- Over 1,500 Google employees around the world walked out of their offices today.
- The organizers behind the walkouts called for five concrete changes to Google’s company policy.
- The walkouts are in direct response to a report which detailed sexual harassment allegations against former and current high-profile Google executives.
After a report surfaced earlier this week that at least 200 Google employees planned a walkout for this week, those Google employees did just that today. The only difference is that so many more employees decided to walk out than initially expected.
Organizers of today’s Google Walkout for Real Change told The New York Times that over 1,500 employees plan to walk out from over 60 percent of Google’s offices. Most of the employees that will walk out are women, though everyone that chose to walk out today placed these flyers at their desks:
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From Ireland and Brazil to London and even Google’s own headquarters in Mountain View, more than a few people decided to walk out. The walkouts started at 11:00am local time and look to still be going on, from the looks of the walkout’s official Twitter page.
The organizers of the walkout demand Google make five changes to its policy:
- An end to forced arbitration in cases of harassment and discrimination
- A commitment to end pay and opportunity inequity
- A publicly disclosed sexual harassment transparency report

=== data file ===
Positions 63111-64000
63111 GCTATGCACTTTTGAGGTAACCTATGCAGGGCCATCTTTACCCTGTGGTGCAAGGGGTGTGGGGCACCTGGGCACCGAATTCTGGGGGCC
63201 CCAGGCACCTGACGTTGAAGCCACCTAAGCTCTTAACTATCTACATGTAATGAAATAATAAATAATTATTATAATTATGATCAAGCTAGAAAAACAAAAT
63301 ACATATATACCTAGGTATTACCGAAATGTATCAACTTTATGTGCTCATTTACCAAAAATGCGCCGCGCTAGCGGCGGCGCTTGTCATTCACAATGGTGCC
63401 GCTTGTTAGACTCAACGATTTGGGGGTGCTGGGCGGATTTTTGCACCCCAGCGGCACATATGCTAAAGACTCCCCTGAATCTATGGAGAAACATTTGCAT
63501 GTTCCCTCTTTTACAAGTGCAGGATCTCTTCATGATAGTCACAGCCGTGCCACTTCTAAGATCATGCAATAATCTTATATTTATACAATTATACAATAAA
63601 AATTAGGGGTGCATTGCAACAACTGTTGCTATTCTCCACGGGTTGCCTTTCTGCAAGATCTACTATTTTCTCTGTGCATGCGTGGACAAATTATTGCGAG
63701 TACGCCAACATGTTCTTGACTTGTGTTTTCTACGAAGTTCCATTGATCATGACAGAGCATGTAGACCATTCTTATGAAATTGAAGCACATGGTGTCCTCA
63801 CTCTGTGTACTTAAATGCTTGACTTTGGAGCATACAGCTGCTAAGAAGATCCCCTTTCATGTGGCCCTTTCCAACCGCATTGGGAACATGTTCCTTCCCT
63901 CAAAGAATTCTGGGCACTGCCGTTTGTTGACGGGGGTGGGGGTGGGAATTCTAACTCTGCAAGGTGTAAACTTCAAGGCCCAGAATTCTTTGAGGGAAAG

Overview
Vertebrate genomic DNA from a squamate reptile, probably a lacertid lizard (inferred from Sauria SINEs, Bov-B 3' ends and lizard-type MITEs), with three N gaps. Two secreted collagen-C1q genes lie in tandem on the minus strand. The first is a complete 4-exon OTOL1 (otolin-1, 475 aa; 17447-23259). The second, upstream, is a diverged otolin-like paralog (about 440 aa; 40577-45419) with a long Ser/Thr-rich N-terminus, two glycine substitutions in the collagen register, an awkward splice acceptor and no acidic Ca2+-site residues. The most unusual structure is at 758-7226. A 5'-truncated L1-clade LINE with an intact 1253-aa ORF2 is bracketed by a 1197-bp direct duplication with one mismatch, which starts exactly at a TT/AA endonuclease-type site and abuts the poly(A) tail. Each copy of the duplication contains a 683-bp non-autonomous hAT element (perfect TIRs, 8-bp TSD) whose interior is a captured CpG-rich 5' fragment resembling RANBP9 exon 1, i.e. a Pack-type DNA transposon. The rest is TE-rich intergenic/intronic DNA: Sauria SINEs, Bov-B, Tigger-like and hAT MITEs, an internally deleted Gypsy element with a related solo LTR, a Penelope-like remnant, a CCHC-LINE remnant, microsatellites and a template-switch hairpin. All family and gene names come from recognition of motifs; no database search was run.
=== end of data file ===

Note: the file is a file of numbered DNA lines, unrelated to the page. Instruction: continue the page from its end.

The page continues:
- A clear, uniform, globally-inclusive process for reporting sexual misconduct safely and anonymously
- Elevate the Chief Diversity Officer to answer directly to the CEO and make recommendations directly to the Board of Directors. In addition, appoint an Employee Representative to the Board.
Whether these changes will happen as a result of today’s walkout is anyone’s guess. However, last week’s damning report continues to create huge ripples within Google and is the latest in an increasing number of sexual misconduct reports that manifested out of the #MeToo movement.
According to the report, Google gave Android co-founder Andy Rubin received a $90 million exit package. Rubin resigned after allegations that he coerced an employee to perform oral sex on him in a hotel room in 2013. Former senior vice president of search Amit Singhal reportedly left the company under similar circumstances.
The report also named Google X director Richard DuVaul, who resigned earlier this week and reportedly sexually harassed a prospective hire.
Google CEO Sundar Pichai and vice president of people operations Eileen Naughton responded to the report last week and said the company fired 48 employees for sexual harassment. Out of the 48 fired employees, 13 were “senior managers and above” and none received exit packages as Rubin did.
Rubin also responded to the report and said it “contains numerous inaccuracies about my employment at Google.” He also called the report and Google’s response part of a “smear campaign” against him.